But this time they went on a bit of a journey. Iceland were their preliminary round opponents, beaten 5-3 on aggregate. Next came Austria, World Cup semi-finalists nine years earlier, held in high regard in 1963.

Eoin Hand certainly thought so. He turned 17 that year, had just been signed by Drumcondra, his local club, and was earning enough to buy himself a Honda 50. “Thought I was the bees-knees,” he says.

Still, getting to Dalymount Park from Iona Road, his mother’s place, didn’t require any transport. Fifteen minutes it took him to complete the door-to-door journey, along with a couple of neighbours, 39,960 others joining them. “The thing is there were so few internationals in those days, maybe just a couple in Dublin each year,” Hand, a future Ireland player and manager, said. “And these men – Giles, Cantwell, Hurley – were just giants in our eyes. You’d only ever see them in newspapers. Now they were here, in front of you. They were like pop stars to us, heroes.”

Source: British Pathé/YouTube

Two things strike you about the footage on the Pathé news reel; firstly the quality of Haverty’s wing-play, secondly the disregard for health and safety in 1963 Ireland. Quite how they allowed nearly 40,000 into Dalymount is beyond belief. “A lot of people in Ireland feel football didn’t start in Ireland until Big Jack steered us to Euro 88,” Giles says. “But there was always huge interest in the sport. That crowd of 40,000 for the Austria game, that was the norm.”

They certainly got their money’s worth. “Austria ’63 is still fresh in my memory,” Hand says. “Yes, it was a new competition – just the second edition of the European Championships – but it had meaning. I remember the anticipation heading to that game, the hordes at Doyle’s Corner, the pedestrians spilling onto the road by St Peter’s church because the pavements were packed.

“I even remember exactly where I stood, across from the main stand, near the back of the terrace because by 1963 I was tall enough to see over fellas’ heads. The further back you were, the better because what used to happen was crass, these geezers coming in from the boozer, just before kick-off, all steamed up. The match would start and then inevitably, about 15 minutes in, one of them would …….

“It’s disgusting to even tell this story. But it happened game after game. Fellas wouldn’t go to the toilets. If they needed a p**s, they just did it on the terrace. You’d get it on the back of your leg. Ah, stop. It was disgraceful. You’d be drenched.”

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On this day, Hand’s trousers escaped. And so did Ireland, an own goal sandwiched in between Cantwell’s two strikes, Ireland’s 3-2 win secured by a last minute penalty. “The pitch invasions that followed each Irish goal just highlighted how much the game meant to us,” Hand says. Hurley excelled, so too Giles and Ireland, for the first time in their history, had reached the quarter-finals of a major tournament.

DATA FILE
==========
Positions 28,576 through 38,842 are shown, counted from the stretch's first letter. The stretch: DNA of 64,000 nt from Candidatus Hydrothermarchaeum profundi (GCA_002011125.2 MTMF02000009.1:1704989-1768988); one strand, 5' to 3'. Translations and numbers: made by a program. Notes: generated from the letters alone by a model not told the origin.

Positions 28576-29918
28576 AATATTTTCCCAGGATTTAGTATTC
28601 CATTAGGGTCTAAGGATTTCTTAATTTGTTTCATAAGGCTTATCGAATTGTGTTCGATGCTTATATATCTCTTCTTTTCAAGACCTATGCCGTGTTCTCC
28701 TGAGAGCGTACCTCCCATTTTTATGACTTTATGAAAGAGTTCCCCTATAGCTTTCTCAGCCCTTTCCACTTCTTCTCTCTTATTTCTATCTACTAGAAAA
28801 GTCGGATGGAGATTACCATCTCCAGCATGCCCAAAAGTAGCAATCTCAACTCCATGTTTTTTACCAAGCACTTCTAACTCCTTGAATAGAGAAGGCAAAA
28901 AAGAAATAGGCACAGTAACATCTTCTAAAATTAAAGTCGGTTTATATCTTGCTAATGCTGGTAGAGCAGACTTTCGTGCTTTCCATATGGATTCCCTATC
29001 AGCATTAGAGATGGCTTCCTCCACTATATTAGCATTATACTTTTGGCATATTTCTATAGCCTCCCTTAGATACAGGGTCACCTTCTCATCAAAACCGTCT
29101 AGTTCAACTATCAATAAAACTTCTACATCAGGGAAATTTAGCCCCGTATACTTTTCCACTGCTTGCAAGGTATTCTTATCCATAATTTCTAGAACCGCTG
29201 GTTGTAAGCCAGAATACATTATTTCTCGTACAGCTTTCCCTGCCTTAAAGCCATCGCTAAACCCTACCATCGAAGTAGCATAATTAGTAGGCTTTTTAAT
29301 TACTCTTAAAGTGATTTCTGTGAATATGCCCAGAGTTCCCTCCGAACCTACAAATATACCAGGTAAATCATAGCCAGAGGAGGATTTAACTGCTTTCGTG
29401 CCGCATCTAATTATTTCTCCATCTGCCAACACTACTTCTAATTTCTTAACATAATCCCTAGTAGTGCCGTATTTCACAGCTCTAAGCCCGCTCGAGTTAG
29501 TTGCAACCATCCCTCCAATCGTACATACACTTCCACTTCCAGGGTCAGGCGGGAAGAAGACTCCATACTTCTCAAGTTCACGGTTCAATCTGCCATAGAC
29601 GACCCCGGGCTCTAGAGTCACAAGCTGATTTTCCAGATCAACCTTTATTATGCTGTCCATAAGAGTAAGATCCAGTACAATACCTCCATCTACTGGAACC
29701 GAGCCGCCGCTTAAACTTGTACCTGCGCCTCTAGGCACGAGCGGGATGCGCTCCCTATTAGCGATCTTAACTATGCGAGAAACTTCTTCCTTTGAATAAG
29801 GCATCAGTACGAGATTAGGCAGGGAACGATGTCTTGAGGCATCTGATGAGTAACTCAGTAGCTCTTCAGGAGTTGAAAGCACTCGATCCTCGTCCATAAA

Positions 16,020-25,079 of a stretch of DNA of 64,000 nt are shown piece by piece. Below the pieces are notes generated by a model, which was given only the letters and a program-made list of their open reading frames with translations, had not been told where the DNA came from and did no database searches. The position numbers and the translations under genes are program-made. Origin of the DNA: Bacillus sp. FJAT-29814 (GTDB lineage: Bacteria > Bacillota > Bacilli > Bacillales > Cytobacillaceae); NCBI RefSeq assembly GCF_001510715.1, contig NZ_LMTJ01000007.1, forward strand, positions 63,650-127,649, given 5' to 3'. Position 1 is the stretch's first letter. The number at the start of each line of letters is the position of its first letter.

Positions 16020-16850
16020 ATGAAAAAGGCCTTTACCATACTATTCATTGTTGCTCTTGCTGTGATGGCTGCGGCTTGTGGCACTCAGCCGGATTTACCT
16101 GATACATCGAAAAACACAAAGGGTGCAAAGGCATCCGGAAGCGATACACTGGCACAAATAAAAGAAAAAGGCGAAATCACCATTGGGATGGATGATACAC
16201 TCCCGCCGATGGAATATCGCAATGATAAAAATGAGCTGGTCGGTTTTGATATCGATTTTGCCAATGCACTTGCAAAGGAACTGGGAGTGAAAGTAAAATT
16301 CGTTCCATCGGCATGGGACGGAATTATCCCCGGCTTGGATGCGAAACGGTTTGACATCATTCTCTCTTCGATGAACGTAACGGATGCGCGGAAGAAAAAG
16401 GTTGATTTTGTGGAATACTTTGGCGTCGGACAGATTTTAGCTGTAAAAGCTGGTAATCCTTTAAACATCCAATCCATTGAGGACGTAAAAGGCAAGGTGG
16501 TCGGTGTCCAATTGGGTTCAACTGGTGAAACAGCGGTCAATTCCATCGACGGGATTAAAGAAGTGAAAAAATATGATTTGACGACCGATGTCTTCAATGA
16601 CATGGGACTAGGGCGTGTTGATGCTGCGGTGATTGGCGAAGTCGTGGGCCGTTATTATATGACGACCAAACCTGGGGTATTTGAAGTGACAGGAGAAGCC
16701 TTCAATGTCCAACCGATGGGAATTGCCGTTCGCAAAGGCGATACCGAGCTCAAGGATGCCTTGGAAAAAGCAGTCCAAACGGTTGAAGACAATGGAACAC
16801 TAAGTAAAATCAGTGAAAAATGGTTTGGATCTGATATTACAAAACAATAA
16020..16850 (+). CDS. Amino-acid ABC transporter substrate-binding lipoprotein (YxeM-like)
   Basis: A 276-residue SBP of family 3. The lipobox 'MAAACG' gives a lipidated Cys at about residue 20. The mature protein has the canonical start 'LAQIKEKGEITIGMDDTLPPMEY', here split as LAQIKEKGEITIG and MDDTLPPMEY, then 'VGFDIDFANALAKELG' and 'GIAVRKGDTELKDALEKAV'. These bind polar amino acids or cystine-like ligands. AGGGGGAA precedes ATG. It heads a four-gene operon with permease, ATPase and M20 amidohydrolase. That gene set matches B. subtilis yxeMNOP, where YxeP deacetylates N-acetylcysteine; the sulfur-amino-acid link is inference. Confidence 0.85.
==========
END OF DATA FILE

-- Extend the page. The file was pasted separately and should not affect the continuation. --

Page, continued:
leeds-united Giles pictured playing for Leeds in 1964. Source: PA

Time moves on. A quarter of a century later another Ireland team reaches the last eight of the Euros. But this time it’s different. The FAI are still a shambles but at least they allow Jack Charlton pick the team. Euro 88 goes down in folklore, followed by Italia 90, to the extent that 30 years on, a two-part documentary is shown on RTÉ to commemorate the achievement.

Yet as Giles points out, football existed in Ireland before then. That’s why 1963 deserves a mention. What was achieved that year has been wiped from everyone’s memory even though Ireland went further in the competition than the 1962 World Cup finalists, Czechoslovakia, 1966 World Cup winners, England, as well as Portugal, Holland, Italy and Yugoslavia.

“Considering the lack of preparation, we did okay,” Giles says. “But because it was all so amateurish, we didn’t really have a belief we could go further and do better.

“It was a miracle we got as far as we did but I didn’t see it as an achievement. It certainly doesn’t compare with Jack’s or Martin (O’Neill’s) achievements in ’88 or 2016. They came through a qualification process; they won more games to get to that stage. I would never say we deserved more credit for what we did, definitely not. We knew we wouldn’t go further, because the structure didn’t allow us to.”

Their hunch was right. Spain stuffed them 7-1 in a two-legged quarter-final. The curtain fell and things would stay dark for a long time to come.

– First published 08.00, 14 March

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Garry Doyle